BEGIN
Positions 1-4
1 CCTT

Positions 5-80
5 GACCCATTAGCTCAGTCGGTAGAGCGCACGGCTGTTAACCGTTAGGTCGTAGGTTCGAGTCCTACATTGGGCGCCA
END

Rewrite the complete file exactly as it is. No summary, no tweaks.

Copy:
Positions 1-4
1 CCTT

Positions 5-80
5 GACCCATTAGCTCAGTCGGTAGAGCGCACGGCTGTTAACCGTTAGGTCGTAGGTTCGAGTCCTACATTGGGCGCCA